Painting of the Day

30 Jan

A Maid Asleep

A Maid Asleep. by Johannes Vermeer (1632-1675). Oil on canvas, c. 1657. Currently on view at the Metropolitan Museum of Art, NYC.

Notes from metmuseum.org:

This canvas of 1656 or 1657 is the earliest work by Vermeer to depict his usual subject of one or two figures in a domestic interior. The wine glass and unsettled objects on the table suggest that some social occasion has passed. To the upper left, the corner of a painting of Cupid (known from other pictures by Vermeer) includes a fallen mask which refers to the woman’s unguarded expression. Radiographs reveal that Vermeer originally included a man in the background and a dog in the doorway; these motifs were replaced by the distant mirror and the chair with a pillow to the lower right. In changing the composition Vermeer made its amorous theme less obvious, just as his remarkable passages of observation obscure his borrowing of ideas from other genre painters, such as Nicolaes Maes.

Paraphrased additional notes from the book Vermeer with 129 color plates and accompanying text by Arthur K. Wheelock, Jr.:

The sleeping woman takes a position that at the time was well known in emblematic literature as the representation of Sloth. Therefore it’s plausible that Vermeer’s painting has a moralizing implication: that the proper conduct of one’s life requires temperance and moderation, in order to avoid fall asleep due to implied drunkenness. 

There are, however, other possibilities for the significance of the woman’s pose, one of them being Melancholy. Above her there is an image that has been identified as Otto van Veen’s Amorum Emblemata, a kind of artwork known as an emblem that is entitled “Love requyres sinceritie.” This concerns deception in love; hence the girl may be in a state of melancholy due to recently being deceived by a lover.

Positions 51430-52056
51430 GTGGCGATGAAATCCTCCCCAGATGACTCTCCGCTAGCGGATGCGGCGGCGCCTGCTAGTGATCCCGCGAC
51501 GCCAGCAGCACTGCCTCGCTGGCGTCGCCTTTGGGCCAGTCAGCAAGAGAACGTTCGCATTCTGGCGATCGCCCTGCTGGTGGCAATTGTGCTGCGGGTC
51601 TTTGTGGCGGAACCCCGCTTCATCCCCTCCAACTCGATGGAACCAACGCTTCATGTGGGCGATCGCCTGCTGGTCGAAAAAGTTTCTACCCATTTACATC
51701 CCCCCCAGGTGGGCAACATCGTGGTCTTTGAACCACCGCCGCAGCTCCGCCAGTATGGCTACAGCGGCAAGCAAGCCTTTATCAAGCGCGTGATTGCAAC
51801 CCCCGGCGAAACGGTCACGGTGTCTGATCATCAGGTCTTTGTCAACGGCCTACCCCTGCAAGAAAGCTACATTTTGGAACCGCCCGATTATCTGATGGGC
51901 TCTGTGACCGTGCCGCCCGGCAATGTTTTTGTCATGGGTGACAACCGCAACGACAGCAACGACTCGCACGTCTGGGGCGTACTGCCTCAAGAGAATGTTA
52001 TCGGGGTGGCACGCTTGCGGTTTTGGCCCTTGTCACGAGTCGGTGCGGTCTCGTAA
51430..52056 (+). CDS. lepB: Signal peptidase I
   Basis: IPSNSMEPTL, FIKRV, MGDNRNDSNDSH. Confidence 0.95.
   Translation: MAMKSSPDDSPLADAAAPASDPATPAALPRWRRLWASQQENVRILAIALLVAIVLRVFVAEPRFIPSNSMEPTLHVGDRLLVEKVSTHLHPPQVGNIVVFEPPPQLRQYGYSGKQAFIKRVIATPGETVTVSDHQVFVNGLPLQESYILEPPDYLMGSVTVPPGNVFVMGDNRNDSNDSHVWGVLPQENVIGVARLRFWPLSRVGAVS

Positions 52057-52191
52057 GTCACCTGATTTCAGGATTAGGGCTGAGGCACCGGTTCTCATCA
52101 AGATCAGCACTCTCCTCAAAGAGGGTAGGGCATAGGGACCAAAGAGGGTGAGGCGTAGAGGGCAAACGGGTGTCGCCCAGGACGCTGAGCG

The fact that Vermeer made the painting smaller than he originally planned it and also removed the man and the dog suggests that he wanted to avoid the didactic narrative and preferred a more subtle, poetic approach. The painting is a transitional work, the first in which architectural elements and symbolic images are significantly used to reinforce the content of the painting. 

My comments:

When we discussed our chair assignment in my Foundation Drawing class, the professor brought up the use of light in drawing and mentioned Vermeer, asking me to be responsible for bringing in a book on Vermeer for our next class.

While I find the way that Vermeer is able to render shadow in this painting absolutely unbelievable in terms of how realistic it looks, what I find most intriguing about this painting of Vermeer in particular is his compositional arrangement. It reminds me very much of Degas’s Women with Chrysanthemums, in which there is a giant bouquet of Chrysanthemums that takes up the vast majority of the canvas with a woman that sits on the right, staring contemplatively into space with her eyes directed towards the edge of the canvas. Similarly in Vermeer’s painting, the woman sits to the very left of the canvas and leans towards that edge. In the center of the painting, a luxurious patterned carpet with a palpable texture as well as an ajar door that reveals a mysterious mirror behind it occupies our attention. I think it’s only the bright white part of the woman’s clothing that makes her noticeable in the painting; if Vermeer had painted her with only dark clothing, it would probably be very easy to miss her. Her near disappearance into the painting is aided by the slight shadow that covers her head and right hand. 

Going back to the mirror behind the doorway, I find it incredibly interesting and almost confusing because it almost looks like it could just be another doorway leading into another room, but the very subtle frame makes it look more like a mirror.Why would Vermeer place that mirror there? The fact that he took out the man and the dog and replaced it with this mirror suggests to me that he was less concerned about telling a story with this painting and instead was interested on artistic experimentation with formal elements.The fact that this is one of Vermeer’s first domestic genre scenes supports this assertion because if this is a new subject that Vermeer is working with, it would make sense that he’d like to start by playing around with it.

Because the mirror creates a lot of questions about the painting. Given our position as viewers, I would think that the mirror would reflect us. I would also think the mirror would reflect the chair in the foreground. But it does neither of these things, so what’s going on? And why did Vermeer include the mirror at all?

 

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One Response to “Painting of the Day”

  1. tara January 31, 2013 at 12:13 am #

    i am so happy you finally show a Vermeer. what a painter. that rung looks like the one in our house.

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